4. Down here on the Texas Gulf Coast, we have a practically tropical climate, so many of us believe the exceptions for tropical climates prevail. The rule as it pertains to linen is the one most commonly flouted, linen is worn whenever it is hot enough that linen would be more comfortable than even the lightest tropical worsted (worsted and humidity make for an unpleasant smell). That’s from about sometime in early-mid May all the way to late October. Though we tend to avoid very obvious summertime outfits after mid-September – like seersucker suits, white or cream linen suits, white bucks. A tan or stone poplin suit is still fair game, though.

    I first don my white bucks on Easter Sunday, and put them away after Labor Day, unless I happen to be attending a daytime wedding in September when it’s hot. Some other rules:
    1. Please don’t wear your white bucks with shorts. Don’t wear any dress shoes with shorts, and white bucks are cut like a dress shoe. The only shoes that look good with shorts are lowcut casual shoes like boat shoes, loafers. A derby-cut shoe with shorts gives the impression of a British schoolboy in shortpants, not a good look. And while we are at it, don’t wear a longsleeve shirt with shorts, that defies all logic – your legs need to be ventilated but your arms need to be insulated?
    2. Please wear your white bucks with socks. Get some white, cream, or light tan dress socks. Wearing shoes, especially leather shoes, especially in the heat of summer, is terrible for your feet and for the leather of the shoes. And putting aside shoe care and foot health, the only shoes that really look good with bare ankles are lowcut shoes like loafers and boat shoes, and only when they are worn with shorts. When they are worn with pants, these shoes should be worn with socks. The brief gap of bare skin between trouser and leather is aesthetically jarring. Again, white bucks are a dressier cut of shoe, and should be worn only with pants, which also means they should be worn with socks.
    3. In the city, white bucks shouldn’t be worn in the evening. If you’re wearing white bucks, chances are you’re at least giving a passing nod to traditional mens’ style, and such style had rules. Frank Sinatra was an icon of style in his day, and believed, as nightime was a more formal time that daytime (hence no tuxedos before 6), one should dress more formally at night. He believed a man should never wear a brown suit after dark. He was also strict on shoes: “There’s no excuse for brown shoes past sundown…. Or white shoes. Or anything gray, unless it’s deep charcoal. Or blue, unless it’s midnight blue. In fact, let’s keep it simple: after dark, men should wear black.” I don’t think we need to be quite so strict as old blue eyes, but a bright white shoe really is a daytime shoe. So unless you’re at the seashore or maybe out in the country, change out of the bucks before sundown.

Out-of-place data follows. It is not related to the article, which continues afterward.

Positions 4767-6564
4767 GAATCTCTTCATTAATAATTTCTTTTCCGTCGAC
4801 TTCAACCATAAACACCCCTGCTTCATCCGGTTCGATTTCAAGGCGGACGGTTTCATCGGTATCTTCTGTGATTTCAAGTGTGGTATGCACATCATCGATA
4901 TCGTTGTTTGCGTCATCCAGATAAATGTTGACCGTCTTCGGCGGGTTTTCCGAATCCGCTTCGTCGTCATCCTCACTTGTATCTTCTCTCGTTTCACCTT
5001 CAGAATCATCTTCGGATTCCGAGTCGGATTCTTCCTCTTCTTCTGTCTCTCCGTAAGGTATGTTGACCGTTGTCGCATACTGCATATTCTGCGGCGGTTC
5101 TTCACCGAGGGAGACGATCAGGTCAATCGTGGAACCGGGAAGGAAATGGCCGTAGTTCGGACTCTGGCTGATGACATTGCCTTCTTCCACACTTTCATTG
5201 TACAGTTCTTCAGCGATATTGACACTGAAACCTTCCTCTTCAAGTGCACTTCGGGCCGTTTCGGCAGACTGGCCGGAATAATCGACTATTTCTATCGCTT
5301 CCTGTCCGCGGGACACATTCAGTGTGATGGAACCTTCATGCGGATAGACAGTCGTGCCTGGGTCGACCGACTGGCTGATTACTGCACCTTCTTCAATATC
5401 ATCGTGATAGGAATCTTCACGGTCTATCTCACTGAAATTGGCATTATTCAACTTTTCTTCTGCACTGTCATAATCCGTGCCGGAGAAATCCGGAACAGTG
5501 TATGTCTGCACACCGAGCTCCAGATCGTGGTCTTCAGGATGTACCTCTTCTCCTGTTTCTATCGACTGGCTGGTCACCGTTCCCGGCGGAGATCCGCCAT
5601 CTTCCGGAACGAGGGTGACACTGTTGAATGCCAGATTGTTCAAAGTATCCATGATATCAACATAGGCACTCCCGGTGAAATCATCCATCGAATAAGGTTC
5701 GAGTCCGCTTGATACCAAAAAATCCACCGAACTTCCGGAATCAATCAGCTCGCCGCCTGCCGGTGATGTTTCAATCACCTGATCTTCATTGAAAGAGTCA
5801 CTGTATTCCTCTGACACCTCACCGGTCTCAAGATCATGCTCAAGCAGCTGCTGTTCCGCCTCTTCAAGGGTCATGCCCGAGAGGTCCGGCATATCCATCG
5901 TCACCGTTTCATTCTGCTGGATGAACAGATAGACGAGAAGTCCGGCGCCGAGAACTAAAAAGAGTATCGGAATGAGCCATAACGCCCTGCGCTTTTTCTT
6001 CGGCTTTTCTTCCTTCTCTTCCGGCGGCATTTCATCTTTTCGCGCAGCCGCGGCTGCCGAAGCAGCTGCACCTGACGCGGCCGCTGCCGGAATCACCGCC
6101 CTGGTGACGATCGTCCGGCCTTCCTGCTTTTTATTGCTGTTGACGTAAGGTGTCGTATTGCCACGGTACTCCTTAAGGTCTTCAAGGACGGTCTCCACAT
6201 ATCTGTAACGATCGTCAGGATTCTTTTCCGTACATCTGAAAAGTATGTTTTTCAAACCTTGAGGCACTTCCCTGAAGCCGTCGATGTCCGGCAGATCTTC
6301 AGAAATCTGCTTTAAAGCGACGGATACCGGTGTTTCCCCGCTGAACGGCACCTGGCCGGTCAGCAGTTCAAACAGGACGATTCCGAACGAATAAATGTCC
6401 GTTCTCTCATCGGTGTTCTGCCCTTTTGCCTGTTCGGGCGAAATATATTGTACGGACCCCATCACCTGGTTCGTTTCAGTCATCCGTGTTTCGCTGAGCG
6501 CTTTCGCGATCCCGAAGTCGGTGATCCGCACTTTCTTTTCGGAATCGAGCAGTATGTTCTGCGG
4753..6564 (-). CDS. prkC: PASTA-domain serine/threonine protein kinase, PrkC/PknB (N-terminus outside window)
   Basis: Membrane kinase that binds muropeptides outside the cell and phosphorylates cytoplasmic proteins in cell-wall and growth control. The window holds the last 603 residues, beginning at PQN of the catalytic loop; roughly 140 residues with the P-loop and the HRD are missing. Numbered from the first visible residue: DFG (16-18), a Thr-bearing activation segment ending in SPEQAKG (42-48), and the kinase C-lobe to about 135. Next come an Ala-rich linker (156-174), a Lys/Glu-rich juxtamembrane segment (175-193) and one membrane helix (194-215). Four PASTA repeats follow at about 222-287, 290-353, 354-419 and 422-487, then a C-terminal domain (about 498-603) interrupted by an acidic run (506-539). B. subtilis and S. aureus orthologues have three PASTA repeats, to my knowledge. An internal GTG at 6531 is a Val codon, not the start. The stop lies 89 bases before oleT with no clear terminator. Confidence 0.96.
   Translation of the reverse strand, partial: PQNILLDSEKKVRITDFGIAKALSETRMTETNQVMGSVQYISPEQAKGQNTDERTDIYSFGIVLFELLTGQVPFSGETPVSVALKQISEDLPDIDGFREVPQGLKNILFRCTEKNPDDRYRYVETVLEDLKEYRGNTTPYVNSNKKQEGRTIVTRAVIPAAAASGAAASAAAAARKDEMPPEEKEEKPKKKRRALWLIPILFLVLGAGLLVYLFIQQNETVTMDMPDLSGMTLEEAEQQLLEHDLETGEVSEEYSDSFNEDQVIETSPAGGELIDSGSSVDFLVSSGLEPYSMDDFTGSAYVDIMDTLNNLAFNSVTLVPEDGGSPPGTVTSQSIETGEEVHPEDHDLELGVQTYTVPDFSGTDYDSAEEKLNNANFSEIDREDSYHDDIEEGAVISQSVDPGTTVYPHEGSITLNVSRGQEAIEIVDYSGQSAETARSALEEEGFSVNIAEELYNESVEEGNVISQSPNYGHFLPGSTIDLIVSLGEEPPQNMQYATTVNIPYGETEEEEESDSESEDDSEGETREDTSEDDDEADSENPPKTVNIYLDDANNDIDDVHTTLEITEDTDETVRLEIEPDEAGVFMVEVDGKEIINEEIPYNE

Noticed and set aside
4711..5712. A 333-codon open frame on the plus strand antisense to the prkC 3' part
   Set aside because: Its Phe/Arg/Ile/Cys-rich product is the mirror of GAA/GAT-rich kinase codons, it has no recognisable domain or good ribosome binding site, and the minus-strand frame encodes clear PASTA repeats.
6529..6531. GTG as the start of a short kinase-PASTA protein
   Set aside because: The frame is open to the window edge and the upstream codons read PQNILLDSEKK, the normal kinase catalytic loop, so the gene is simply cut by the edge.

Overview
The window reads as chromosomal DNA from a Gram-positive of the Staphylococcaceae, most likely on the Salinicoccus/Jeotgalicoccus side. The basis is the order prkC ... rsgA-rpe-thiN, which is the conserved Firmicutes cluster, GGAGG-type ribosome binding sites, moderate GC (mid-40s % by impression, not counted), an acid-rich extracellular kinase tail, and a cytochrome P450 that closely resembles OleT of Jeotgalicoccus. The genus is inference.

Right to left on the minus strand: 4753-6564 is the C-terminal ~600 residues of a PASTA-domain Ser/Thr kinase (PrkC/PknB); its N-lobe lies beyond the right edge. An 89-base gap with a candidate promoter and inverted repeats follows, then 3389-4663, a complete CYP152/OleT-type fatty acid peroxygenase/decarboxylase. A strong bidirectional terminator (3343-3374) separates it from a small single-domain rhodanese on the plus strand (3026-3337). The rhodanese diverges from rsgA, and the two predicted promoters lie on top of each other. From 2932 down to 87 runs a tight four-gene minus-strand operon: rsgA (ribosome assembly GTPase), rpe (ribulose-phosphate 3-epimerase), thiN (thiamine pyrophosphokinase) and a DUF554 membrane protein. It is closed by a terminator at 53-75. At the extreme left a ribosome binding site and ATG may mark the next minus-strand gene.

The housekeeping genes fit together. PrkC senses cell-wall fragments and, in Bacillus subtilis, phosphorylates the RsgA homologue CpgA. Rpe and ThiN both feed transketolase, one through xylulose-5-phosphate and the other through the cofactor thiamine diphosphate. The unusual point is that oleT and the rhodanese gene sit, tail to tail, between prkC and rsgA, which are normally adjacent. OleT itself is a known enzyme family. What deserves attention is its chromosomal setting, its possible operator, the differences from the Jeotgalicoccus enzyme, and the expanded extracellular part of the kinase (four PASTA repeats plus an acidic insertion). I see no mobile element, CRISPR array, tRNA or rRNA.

4. Keep your white bucks looking nice. I know there is a whole tradition going back to the 1950s of East Coast prep school and college-age boys letting their white bucks get scuffed and stained, maybe deliberately so, but if you’re a grown man and want to look like one, put in the effort to keep your leather shoes shined, and your white bucks cleaned and chalked.

    Oh, and I agree with Mac, those shoes in the picture are utterly hideous. In this day and age, white bucks themselves are a bit of a bold statement, wingtipped ones with full broguing cross way over into dandyism. About the only occasion those wouldn’t look out of place is at a Kentucky Derby viewing party, as most outfits at those parties are practically costumes meant to convey southern gentility. And just because Brooks Brothers sells something, doesn’t mean it’s a good idea. Brooks sells no-iron dress shirts, after all.